By Jim Schutze
By Rachel Watts
By Lauren Drewes Daniels
By Anna Merlan
By Lee Escobedo
See, he speaks in tongues--just rapidly spits unintelligible ramblings at you--and counts on you being so distracted and disoriented that you'll miss the big picture. He's like a crazy, drugged illusionist who's been doing the same trick for years, one who's too apathetic to even fix the cracks in his mirrors.
There he was at Valley Ranch on Monday, gyrating and fidgeting and doing what he does best: lying. He didn't want to lie. He had to lie. He would never purposely lie to you, of course, but he had to cover up other lies so that you wouldn't get wise to his ineptitude. His most recent, and egregious, half-truth was that Carter was going to be the Cowboys quarterback of the present, not to mention the future. That's what he said two years ago when he picked the Georgia peach from a tree that looked sickly and rotten to everyone but General Jerry. That's what he said last year while Carter struggled, and that's the same tired b.s. he regurgitated during the preseason and regular season. It didn't matter that the Pokes had signed Hutchinson and paid him a much bigger signing bonus than Carter, which even a complete fool could read as an indictment of Carter and his potential. No, Jones kept with the company line, his line, because he figured you'd buy it. He figured, as he always has, that you're stupid.
Problem was, things didn't shake out the way he expected. (As an aside, what was the last major decision that went according to his deluded plans? Just wondering.) Carter didn't light it up with the consistency that Jones was looking for, and so a change was needed. Which meant more gobbledygook.
"This is not a knee-jerk decision coming from [the Cardinals loss]," Jones said before flip-flopping moments later and admitting that a win over Arizona probably would have bought Carter more time. "What is important is that we need to get on with the process of developing a quarterback that can get us to where we want to go as a franchise....I'm very patient, but I'm very impatient."
That wasn't all. He used a number of confounding lines, from "the evaluation [of Carter] was complete, well, not complete" to stating that the decision to go with Hutchinson was ultimately his. "It wasn't done like a vote, or unanimous or anything," he said, "but in this case we all agreed."
%$#@! what? It got to the point where my notes were so twisted that I stopped transcribing and started cursing.
Do you understand now? Do you see? He goes in circles and hopes to lose you in the verbal loops. And don't think the timing of the switch--coming on the precipice of Emmitt Smith breaking the rushing record--is a coincidence, either. It's just more sleight of hand from a terrible magician.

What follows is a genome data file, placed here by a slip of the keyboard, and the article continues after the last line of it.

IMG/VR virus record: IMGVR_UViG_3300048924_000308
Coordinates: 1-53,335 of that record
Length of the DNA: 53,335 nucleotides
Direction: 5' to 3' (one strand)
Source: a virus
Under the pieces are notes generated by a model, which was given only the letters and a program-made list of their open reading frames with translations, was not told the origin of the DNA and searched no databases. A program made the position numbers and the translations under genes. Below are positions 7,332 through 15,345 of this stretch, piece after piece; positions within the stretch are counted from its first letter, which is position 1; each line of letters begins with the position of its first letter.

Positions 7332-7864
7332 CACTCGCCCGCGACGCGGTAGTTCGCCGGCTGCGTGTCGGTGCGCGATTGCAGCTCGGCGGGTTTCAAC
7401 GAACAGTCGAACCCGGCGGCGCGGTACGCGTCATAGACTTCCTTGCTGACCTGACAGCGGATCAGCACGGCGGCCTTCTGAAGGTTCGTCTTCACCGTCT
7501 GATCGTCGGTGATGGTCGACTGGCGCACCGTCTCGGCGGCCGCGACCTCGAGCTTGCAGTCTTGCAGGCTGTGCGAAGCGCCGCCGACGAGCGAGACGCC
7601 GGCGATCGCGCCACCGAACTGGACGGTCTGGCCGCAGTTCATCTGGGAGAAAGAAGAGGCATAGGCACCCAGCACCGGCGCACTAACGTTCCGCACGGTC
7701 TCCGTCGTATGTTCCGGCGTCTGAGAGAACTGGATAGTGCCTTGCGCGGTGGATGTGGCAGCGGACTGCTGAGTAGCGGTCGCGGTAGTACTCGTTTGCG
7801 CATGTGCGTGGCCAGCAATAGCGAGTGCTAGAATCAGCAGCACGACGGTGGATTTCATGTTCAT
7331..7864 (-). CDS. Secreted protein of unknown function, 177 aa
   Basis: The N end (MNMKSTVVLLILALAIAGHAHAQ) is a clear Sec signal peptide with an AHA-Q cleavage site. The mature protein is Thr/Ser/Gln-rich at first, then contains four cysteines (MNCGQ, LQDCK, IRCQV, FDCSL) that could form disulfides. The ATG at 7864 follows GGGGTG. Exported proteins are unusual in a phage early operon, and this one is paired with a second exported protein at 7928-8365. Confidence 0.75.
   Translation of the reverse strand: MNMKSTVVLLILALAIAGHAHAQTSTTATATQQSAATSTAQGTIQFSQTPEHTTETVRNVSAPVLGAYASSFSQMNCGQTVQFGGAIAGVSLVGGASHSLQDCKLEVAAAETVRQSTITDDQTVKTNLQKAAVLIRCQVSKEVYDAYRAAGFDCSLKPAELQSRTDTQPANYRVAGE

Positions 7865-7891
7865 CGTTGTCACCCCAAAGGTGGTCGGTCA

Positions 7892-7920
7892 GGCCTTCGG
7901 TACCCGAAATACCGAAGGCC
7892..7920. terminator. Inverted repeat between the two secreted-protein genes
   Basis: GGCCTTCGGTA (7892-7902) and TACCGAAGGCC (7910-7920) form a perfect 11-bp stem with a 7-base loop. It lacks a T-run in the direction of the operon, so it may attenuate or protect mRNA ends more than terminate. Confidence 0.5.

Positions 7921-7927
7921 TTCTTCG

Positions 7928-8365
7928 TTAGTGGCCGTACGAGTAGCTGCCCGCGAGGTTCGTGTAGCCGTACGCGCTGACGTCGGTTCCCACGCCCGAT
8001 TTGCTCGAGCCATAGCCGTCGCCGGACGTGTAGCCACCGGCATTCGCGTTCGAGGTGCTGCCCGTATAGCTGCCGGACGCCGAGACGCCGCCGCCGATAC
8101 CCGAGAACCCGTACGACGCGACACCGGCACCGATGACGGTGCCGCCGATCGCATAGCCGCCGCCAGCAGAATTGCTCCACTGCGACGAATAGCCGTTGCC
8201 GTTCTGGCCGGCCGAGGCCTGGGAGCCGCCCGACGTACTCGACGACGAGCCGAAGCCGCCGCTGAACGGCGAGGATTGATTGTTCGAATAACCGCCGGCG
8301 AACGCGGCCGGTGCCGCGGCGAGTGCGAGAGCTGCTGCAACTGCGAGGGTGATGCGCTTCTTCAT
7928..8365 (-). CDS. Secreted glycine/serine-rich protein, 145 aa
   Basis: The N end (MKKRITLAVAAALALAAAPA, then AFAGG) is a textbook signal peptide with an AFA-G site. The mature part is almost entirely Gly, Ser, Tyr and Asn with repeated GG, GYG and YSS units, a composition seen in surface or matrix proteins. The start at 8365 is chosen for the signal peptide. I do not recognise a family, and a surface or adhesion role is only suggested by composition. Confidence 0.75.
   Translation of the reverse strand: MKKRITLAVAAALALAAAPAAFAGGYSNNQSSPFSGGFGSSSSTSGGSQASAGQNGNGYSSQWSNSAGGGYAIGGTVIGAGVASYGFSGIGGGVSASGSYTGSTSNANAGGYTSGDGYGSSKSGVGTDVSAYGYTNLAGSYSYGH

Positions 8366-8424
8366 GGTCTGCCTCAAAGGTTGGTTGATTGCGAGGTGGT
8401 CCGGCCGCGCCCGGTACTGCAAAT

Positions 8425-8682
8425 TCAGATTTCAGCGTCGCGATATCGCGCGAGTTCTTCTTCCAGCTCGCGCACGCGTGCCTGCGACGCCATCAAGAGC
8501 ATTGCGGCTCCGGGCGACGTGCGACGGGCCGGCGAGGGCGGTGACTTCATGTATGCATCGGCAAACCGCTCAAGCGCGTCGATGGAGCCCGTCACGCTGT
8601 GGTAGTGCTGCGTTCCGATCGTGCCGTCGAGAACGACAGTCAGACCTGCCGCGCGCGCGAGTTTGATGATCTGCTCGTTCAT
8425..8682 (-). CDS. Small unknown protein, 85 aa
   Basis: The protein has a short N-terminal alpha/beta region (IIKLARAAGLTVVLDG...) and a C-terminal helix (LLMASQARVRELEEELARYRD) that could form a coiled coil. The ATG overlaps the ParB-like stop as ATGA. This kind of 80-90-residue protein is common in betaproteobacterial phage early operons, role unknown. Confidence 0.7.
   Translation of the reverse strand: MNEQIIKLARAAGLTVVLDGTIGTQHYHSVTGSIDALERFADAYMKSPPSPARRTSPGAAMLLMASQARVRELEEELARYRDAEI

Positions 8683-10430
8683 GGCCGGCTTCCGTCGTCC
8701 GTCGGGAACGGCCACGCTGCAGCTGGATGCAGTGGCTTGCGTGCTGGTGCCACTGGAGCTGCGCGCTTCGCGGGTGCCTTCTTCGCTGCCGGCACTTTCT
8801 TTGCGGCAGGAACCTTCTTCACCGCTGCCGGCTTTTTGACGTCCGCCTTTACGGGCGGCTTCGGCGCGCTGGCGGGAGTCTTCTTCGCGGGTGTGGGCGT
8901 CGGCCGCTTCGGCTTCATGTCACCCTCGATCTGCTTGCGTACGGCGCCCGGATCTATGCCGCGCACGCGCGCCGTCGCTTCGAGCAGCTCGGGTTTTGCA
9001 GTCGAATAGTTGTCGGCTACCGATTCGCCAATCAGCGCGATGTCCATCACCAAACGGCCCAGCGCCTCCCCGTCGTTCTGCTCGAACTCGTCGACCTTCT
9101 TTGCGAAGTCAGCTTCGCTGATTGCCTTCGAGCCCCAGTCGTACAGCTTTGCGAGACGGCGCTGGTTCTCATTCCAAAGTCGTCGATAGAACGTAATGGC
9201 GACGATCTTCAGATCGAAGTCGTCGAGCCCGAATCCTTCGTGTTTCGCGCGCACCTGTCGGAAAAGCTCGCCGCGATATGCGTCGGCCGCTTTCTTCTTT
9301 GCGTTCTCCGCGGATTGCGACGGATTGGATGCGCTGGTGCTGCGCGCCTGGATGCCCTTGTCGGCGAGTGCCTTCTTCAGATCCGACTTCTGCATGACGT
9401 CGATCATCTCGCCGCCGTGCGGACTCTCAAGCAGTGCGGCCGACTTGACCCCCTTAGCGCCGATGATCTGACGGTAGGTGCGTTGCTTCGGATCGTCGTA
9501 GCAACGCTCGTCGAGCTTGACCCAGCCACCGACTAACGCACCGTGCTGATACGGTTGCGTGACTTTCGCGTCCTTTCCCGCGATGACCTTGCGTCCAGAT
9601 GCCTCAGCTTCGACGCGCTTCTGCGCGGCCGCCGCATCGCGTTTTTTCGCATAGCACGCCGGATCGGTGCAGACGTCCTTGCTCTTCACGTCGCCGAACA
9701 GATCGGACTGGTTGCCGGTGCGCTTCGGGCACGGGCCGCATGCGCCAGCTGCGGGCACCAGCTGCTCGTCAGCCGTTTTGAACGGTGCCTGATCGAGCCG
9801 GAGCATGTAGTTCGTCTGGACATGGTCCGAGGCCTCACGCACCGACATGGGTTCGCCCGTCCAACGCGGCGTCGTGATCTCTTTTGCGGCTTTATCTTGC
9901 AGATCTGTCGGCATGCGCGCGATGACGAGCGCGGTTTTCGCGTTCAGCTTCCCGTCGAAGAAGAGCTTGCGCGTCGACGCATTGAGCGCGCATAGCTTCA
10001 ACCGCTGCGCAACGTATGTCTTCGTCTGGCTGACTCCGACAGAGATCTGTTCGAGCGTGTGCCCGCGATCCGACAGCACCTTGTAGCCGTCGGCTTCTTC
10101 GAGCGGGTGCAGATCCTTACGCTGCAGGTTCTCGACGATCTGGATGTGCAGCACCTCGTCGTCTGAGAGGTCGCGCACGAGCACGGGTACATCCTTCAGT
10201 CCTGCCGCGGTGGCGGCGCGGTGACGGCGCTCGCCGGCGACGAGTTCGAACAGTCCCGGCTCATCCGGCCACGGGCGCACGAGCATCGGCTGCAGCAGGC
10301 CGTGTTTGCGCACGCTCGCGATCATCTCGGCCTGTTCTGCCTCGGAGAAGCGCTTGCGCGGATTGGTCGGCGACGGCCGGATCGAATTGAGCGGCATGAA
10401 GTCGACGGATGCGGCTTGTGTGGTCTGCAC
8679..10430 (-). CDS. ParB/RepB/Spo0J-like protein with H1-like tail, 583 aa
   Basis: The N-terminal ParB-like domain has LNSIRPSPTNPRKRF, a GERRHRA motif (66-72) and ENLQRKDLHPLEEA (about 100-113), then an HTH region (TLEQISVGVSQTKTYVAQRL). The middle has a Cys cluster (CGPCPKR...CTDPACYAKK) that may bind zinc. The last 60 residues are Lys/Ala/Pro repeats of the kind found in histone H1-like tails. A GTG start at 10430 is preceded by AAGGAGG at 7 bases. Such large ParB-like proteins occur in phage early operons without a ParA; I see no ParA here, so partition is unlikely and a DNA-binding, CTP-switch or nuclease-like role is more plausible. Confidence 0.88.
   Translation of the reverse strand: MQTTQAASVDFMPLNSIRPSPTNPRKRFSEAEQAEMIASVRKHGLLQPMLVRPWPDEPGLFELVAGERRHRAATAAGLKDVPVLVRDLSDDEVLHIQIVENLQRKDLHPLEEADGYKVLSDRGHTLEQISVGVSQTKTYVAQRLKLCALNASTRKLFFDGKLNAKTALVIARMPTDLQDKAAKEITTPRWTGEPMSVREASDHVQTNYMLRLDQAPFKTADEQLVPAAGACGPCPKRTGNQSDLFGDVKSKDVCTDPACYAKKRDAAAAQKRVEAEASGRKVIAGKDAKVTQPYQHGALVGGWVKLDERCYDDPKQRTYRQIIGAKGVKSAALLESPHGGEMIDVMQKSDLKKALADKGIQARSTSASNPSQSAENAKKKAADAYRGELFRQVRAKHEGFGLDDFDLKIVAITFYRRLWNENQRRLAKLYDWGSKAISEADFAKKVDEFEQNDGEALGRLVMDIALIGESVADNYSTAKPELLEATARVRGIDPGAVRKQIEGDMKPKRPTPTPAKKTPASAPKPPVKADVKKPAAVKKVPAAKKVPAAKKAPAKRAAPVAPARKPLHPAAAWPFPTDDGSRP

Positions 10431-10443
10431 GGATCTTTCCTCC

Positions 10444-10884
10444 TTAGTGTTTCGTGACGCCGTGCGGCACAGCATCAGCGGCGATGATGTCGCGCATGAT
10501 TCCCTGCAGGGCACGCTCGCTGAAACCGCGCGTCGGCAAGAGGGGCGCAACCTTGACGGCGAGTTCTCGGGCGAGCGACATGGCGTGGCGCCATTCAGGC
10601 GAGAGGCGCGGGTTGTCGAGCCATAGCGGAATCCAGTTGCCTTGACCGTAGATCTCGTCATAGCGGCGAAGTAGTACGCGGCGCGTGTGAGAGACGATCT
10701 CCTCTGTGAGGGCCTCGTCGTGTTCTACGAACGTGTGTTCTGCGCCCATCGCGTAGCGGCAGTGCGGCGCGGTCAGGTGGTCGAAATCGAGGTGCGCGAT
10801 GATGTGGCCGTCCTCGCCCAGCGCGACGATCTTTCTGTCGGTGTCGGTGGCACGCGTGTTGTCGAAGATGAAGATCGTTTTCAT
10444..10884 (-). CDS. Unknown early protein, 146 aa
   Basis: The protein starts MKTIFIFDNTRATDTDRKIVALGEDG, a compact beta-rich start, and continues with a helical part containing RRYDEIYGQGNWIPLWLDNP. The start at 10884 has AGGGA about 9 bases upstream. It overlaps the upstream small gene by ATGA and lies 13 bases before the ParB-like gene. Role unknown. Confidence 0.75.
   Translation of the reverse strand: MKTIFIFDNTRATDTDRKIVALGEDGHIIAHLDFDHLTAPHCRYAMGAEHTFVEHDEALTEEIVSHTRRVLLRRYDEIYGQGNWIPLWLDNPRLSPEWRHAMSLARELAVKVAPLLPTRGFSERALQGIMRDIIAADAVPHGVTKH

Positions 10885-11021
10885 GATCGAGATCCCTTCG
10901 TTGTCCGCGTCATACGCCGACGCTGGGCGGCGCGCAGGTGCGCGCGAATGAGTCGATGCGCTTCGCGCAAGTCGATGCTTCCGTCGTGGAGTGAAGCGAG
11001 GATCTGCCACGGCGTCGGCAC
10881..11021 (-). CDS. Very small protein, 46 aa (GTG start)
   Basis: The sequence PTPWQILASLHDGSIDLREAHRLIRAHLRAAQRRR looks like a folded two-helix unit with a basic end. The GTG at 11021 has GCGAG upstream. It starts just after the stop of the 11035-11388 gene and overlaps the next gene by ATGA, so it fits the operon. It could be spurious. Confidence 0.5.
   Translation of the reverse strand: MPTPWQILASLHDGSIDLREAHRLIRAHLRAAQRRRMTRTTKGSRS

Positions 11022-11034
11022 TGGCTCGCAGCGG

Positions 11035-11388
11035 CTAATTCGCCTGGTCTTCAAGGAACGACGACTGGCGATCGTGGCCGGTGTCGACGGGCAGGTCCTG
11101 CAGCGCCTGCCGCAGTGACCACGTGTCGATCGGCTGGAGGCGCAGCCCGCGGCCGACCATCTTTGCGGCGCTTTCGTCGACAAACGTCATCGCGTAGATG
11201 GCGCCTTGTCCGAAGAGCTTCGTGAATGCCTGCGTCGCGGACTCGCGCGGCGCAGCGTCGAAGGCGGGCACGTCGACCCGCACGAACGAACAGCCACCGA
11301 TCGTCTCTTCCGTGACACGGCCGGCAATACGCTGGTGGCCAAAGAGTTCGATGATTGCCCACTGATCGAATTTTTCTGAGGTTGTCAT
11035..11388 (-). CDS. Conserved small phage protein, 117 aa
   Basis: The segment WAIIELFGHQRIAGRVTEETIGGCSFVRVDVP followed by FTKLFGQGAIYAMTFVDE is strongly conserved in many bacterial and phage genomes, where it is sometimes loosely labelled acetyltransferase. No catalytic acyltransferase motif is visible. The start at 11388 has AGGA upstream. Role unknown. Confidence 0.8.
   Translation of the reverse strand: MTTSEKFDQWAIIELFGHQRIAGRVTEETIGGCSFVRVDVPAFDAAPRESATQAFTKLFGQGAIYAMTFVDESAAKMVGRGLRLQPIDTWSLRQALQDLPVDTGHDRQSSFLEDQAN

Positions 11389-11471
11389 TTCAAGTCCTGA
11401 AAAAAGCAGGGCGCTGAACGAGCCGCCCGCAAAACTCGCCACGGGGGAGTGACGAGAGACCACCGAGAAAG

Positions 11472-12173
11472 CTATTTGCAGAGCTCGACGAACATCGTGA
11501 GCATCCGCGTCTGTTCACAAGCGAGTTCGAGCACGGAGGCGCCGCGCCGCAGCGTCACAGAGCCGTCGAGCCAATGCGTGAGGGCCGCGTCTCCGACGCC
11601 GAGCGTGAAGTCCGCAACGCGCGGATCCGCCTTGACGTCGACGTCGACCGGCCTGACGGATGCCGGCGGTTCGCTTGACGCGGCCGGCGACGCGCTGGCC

The whole thing was so absurd and obvious that I had to wonder how Jones or head coach Dave Campo even kept a straight face. Hell, the smartest thing the Pokes did all day Monday was wait until almost 5 p.m. to start the news conference. That way, the players would be gone and the media couldn't get to many of the principals in this horrid tale until Wednesday (Tuesday is the players' day off). Kudos to PR honcho Rich Dalrymple for that bit of quick thinking, but when the smartest guy in the organization is your chief spin doctor, you're in trouble.
The simpler approach would have been for The General to admit his mistake. He should have said that he was wrong about Carter and that he's been overmatched as a GM for years and that the team is now starting over. Again. Seven games into the season. But that's not his way; he'd rather dig himself deeper.
So whether you liked Carter or you saw him as a court jester is immaterial. Forget the numbers or the 15-game evaluation that was or wasn't complete. Forget this silly quarterback controversy. Forget that the guy who should be taking the fall for all this--offensive coordinator Bruce "I should be the head coach" Coslet--has been overlooked. What you should focus on is something you probably don't want to acknowledge. What you should focus on is the cruel reality here: The chances of the Cowboys getting good again are remote so long as Jones runs the joint. Because while his non sequiturs and natural duplicity make for good, funny copy, they also speak to the club's recent plight.
There are so many advisers and coordinators and consultants sprinting in so many directions over at Valley Ranch that there can be no organization, only organized confusion. There is no one man, no one football man, to call a stop to everything and point out the madness. Instead, in the vacuum created by a lack of knowledgeable leadership, Jones runs amok and sinks this franchise into mediocrity with every misstep and stuttered phrase.